Figure 8
 
Effect of inhibition of Src on EGF-stimulated proliferation in rat conjunctival goblet cells. Cultured rat conjunctival goblet cells were serum starved for 24 hours and incubated with scrambled sequence siRNA (sc siRNA) or Src siRNA for 48 hours (A, B) or PP1 for 30 minutes (C) followed by EGF for 24 hours. Western blot analysis demonstrating that Src siRNA reduced the amount of Src is shown in (A) and is representative of three independent experiments. The number of proliferating cells determined by WST-8 is shown in (B, C). Data are mean ± SEM from three independent experiments. *Statistically significant difference from basal, set to 1.0. #Statistically significant difference from EGF.
Figure 8
 
Effect of inhibition of Src on EGF-stimulated proliferation in rat conjunctival goblet cells. Cultured rat conjunctival goblet cells were serum starved for 24 hours and incubated with scrambled sequence siRNA (sc siRNA) or Src siRNA for 48 hours (A, B) or PP1 for 30 minutes (C) followed by EGF for 24 hours. Western blot analysis demonstrating that Src siRNA reduced the amount of Src is shown in (A) and is representative of three independent experiments. The number of proliferating cells determined by WST-8 is shown in (B, C). Data are mean ± SEM from three independent experiments. *Statistically significant difference from basal, set to 1.0. #Statistically significant difference from EGF.
As a second method to determine if EGF uses Src to stimulate conjunctival goblet cell proliferation, rat goblet cells were incubated with the Src inhibitor PP1. EGF (10−7 M) stimulated proliferation by 3.3 ± 0.7-fold (Fig. 8C). Pre-exposure of cells to PP1 (10−6–10−4 M) blocked EGF-stimulated proliferation in a concentration-dependent manner, with almost complete inhibition occurring with 10−4 M PP1 (Fig. 8C). 
To determine if EGF activation of Src stimulated an increase in AKT and ERK1/2 activity, the effect of PP1 on EGF stimulation of AKT and ERK1/2 phosphorylation was measured using Western blot analysis. EGF (10−7 M) induced phosphorylation of Src, AKT, and ERK1/2 by 1.9 ± 0.0 (Figs. 9A, 9B)-, 2.2 ± 0.1 (Figs. 9A, 9C), and 2.2 ± 0.3 (Figs. 9A, 9D)-fold, respectively. As expected, PP1 completely inhibited Src activity (Figs. 9A, 9B). Preincubation with PP1 also completely inhibited EGF increase in AKT (Figs. 9A, 9C) and ERK1/2 phosphorylation (Figs. 9A, 9D). PP1 alone did not have any effect on basal activity (Figs. 9B–D).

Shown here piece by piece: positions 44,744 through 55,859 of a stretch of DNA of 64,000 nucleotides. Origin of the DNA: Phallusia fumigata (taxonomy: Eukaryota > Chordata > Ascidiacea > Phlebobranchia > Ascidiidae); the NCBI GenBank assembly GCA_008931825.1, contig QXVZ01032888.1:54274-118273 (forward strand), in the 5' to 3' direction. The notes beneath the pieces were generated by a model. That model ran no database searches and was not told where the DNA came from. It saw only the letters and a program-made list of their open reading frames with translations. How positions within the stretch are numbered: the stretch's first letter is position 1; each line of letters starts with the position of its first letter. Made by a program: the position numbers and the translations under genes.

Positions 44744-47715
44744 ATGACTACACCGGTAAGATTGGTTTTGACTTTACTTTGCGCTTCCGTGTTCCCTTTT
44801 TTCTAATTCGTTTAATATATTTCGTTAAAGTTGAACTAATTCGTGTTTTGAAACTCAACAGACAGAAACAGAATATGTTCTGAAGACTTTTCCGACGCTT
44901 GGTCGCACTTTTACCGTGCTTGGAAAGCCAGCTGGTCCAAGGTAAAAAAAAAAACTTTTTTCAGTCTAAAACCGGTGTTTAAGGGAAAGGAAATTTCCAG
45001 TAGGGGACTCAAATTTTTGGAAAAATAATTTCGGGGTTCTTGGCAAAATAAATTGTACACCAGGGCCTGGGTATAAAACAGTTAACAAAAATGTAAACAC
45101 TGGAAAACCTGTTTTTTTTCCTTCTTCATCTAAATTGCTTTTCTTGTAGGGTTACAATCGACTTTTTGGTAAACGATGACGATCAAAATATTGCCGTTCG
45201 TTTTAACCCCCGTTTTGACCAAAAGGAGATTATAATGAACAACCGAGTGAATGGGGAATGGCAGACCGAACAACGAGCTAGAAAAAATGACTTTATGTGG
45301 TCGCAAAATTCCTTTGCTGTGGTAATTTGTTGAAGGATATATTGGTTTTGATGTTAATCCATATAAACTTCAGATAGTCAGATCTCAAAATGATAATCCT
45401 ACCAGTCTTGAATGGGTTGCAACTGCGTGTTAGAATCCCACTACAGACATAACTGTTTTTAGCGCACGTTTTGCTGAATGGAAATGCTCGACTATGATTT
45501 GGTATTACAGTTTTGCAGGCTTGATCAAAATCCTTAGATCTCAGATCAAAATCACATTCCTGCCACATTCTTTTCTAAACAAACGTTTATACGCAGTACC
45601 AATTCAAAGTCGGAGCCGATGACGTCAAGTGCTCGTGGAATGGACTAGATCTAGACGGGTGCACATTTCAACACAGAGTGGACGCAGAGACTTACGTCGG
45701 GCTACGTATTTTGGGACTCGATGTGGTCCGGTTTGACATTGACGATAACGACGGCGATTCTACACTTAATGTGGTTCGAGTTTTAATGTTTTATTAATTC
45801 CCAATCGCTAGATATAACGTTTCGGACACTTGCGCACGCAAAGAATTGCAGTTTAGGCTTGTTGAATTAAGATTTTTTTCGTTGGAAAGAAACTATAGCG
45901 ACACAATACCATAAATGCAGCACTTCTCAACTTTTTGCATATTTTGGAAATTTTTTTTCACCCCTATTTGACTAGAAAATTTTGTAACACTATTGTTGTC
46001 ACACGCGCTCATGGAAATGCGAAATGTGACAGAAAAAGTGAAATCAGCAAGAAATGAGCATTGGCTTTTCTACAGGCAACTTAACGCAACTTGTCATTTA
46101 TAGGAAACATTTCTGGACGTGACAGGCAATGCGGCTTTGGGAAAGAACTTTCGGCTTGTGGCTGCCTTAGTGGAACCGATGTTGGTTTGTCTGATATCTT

Figure 9
 
Effect of inhibition of Src on EGF-stimulated activation of Src, AKT, and ERK in rat conjunctival goblet cells. Cultured rat conjunctival goblet cells were serum starved for 24 hours and preincubated with PP1 (10−6–10−4 M) for 30 minutes prior to addition of EGF for 5 minutes. Western blot analysis was performed using antibodies against phosphorylated and total Src (A, B), phosphorylated and total AKT (A, C), and phosphorylated ERK and total ERK (A, D). The blots shown in (A) are representative of three independent experiments. The blots were scanned, and the data shown in (BD) represent mean ± SEM of three experiments. *Statistical significance compared with basal, set to 1.0. #Statistical significance compared with EGF alone.
Figure 9
 
Effect of inhibition of Src on EGF-stimulated activation of Src, AKT, and ERK in rat conjunctival goblet cells. Cultured rat conjunctival goblet cells were serum starved for 24 hours and preincubated with PP1 (10−6–10−4 M) for 30 minutes prior to addition of EGF for 5 minutes. Western blot analysis was performed using antibodies against phosphorylated and total Src (A, B), phosphorylated and total AKT (A, C), and phosphorylated ERK and total ERK (A, D). The blots shown in (A) are representative of three independent experiments. The blots were scanned, and the data shown in (BD) represent mean ± SEM of three experiments. *Statistical significance compared with basal, set to 1.0. #Statistical significance compared with EGF alone.
We suggest that EGF activates Src and that this action causes subsequent stimulation of PI-3K to activate AKT. Based on Figure 3B, we suggest that phosphorylated AKT at an unidentified step in the ERK1/2 kinase cascade induces ERK1/2 phosphorylation that leads to an increase in cell proliferation. 
Activation of PKCα Stimulates Conjunctival Goblet Cell Proliferation by Activating Src
Since EGF used Src to activate PI-3K, we investigated if constitutively active PKCα also uses Src to stimulate goblet cell proliferation. Phosphorylation of Src was measured by Western blot analysis (Fig. 10A). Incubation with Ad-myrPKCα increased Src activity 2.4 ± 0.3-fold compared to basal. This increase was blocked by PPI (10−6–10−4 M), with a complete inhibition occurring at 10−4 M (Fig. 10B). The effect of PP1 also was tested on proliferation. Incubation with Ad-myrPKCα stimulated proliferation 1.7 ± 0.2-fold (Fig. 10C). PPI completely blocked this proliferation at all concentrations used. 
Figure 10
 
Effect of inhibition of Src on constitutively active PKCα-stimulated cultured rat conjunctival goblet cell Src phosphorylation and proliferation. Cultured rat conjunctival goblet cells were serum starved for 24 hours and preincubated with PP1 (10−6–10−4 M) for 30 minutes prior to addition of an adenovirus containing myristolyated (active) PKCα (myrPKCα) (1 × 107 pfu) or with no addition for 22 hours. The amount of total and phosphorylated Src was determined by Western blot analysis, and a representative blot of three independent experiments is shown in (A). The blots were scanned, and the data shown in (B) represent mean ± SEM of three experiments. The number of proliferating cells was determined by WST-8 and is shown in (C). Data are mean ± SEM from three independent experiments. *Statistically significant difference from basal, set to 1.0. #Statistically significant difference from myrPKCα.
Figure 10